"Not always; they are tormentors to some. But don't preach, Maurice. I am
still a sinner, though you incline to sainthood, and I have one question more
to ask. What was it that took you and Jasper so suddenly away from Paris?"
"That I can never tell you."
"I shall discover it for myself, then."
"It is impossible."
"Nothing is impossible to a determined woman."
"You can neither wring, surprise, nor bribe this secret from the two persons
who hold it. I beg of you to let it rest," said Treherne earnestly.
"I have a clue, and I shall follow it; for I am convinced that something is
wrong, and you are--"
"Dear Mrs. Snowdon, are you so charmed with the birds that you forget your
fellow-beings, or so charmed with one fellow-being that you forget the
As the sudden question startled both, Rose Talbot came along the terrace,
with hands full of holly and a face full of merry mischief, adding as she
vanished, "I shall tell Tavie that feeding the peacocks is such congenial
amusement for lovers, she and Mr. Annon had better try it."
"Saucy gypsy!" muttered Treherne.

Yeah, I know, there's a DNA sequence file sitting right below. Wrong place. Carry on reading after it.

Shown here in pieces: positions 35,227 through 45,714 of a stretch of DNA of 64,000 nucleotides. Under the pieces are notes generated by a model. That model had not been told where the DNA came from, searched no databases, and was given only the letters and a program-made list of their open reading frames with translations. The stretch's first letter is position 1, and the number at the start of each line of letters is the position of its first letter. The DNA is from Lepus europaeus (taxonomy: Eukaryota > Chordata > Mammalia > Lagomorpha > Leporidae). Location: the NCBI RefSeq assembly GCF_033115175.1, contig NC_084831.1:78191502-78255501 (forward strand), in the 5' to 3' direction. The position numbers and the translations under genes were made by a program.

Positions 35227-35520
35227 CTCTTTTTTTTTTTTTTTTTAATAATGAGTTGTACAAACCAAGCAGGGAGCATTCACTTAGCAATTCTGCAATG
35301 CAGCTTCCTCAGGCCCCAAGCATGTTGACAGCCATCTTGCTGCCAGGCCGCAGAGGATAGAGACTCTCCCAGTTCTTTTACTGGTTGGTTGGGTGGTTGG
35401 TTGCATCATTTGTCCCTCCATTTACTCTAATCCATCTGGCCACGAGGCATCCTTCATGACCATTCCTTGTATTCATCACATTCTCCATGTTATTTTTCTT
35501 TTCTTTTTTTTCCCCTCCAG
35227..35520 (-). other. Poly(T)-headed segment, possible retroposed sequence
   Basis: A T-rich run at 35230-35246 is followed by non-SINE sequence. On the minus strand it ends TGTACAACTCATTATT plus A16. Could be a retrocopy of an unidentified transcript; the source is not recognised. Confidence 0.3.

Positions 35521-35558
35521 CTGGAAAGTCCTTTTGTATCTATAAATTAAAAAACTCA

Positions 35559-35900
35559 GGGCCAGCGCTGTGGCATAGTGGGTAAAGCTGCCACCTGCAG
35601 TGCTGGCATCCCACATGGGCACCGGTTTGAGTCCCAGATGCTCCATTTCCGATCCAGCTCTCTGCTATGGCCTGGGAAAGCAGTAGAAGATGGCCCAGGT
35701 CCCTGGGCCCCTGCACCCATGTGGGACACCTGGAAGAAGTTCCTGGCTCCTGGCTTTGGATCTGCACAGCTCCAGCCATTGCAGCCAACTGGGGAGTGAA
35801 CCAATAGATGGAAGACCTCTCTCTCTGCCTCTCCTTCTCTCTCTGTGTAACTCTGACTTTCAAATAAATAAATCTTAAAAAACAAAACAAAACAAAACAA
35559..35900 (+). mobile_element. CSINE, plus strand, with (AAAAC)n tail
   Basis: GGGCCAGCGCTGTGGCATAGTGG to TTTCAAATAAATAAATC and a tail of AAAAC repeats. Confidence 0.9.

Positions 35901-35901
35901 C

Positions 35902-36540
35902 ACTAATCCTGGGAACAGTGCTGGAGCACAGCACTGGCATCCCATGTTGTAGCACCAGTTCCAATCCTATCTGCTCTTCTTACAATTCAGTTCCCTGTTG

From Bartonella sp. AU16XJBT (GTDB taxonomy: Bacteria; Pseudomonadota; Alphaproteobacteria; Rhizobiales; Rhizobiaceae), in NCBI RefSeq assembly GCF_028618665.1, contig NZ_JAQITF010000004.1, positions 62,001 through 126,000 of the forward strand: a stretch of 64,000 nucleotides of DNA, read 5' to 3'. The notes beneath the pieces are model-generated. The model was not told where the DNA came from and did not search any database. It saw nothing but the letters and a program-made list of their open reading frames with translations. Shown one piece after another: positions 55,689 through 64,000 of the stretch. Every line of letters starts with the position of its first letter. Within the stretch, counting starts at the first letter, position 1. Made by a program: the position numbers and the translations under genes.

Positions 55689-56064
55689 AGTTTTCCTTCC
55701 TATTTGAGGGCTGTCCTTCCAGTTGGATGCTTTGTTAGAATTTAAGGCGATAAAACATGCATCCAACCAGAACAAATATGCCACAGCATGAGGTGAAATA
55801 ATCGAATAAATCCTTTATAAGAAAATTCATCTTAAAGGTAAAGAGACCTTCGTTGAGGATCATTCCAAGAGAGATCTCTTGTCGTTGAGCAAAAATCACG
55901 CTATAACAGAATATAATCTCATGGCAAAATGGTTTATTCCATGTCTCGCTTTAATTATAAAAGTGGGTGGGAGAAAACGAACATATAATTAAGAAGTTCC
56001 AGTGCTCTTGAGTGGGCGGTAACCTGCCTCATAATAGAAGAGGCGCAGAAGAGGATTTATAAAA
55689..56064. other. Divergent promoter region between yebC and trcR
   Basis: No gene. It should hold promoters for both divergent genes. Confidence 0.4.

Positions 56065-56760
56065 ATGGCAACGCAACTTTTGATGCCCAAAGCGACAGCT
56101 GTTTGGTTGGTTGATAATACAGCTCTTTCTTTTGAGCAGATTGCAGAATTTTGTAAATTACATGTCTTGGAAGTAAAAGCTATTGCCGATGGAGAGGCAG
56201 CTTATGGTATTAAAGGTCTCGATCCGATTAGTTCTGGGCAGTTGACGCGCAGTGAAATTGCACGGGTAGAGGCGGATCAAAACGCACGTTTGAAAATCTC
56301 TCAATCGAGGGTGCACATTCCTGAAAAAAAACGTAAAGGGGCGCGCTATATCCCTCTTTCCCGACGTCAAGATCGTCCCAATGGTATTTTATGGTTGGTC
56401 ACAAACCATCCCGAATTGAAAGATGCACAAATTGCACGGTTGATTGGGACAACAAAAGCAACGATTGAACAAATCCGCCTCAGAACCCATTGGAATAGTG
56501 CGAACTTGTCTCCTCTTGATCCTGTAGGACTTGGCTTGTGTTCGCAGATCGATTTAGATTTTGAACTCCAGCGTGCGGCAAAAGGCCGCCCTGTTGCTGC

But Mrs. Snowdon said, with a smile of double meaning, "Many a true word
is spoken in jest."
UNDER THE MISTLETOE
Unusually gay and charming the three young friends looked, dressed alike
in fleecy white with holly wreaths in their hair, as they slowly descended the
wide oaken stairway arm in arm. A footman was lighting the hall lamps, for
the winter dusk gathered early, and the girls were merrily chatting about the
evening's festivity when suddenly a loud, long shriek echoed through the
hall. A heavy glass shade fell from the man's hand with a crash, and the
young ladies clung to one another aghast, for mortal terror was in the cry,
and a dead silence followed it.
"What was it, John?" demanded Octavia, very pale, but steady in a moment.
"I'll go and see, miss." And the man hurried away.
"Where did the dreadful scream come from?" asked Rose, collecting her wits
as rapidly as possible.
"Above us somewhere. Oh, let us go down among people; I am frightened to
death," whispered Blanche, trembling and faint.
Hurrying into the parlor, they found only Annon and the major, both looking
startled, and both staring out of the windows.
"Did you hear it? What could it be? Don't go and leave us!" cried the girls in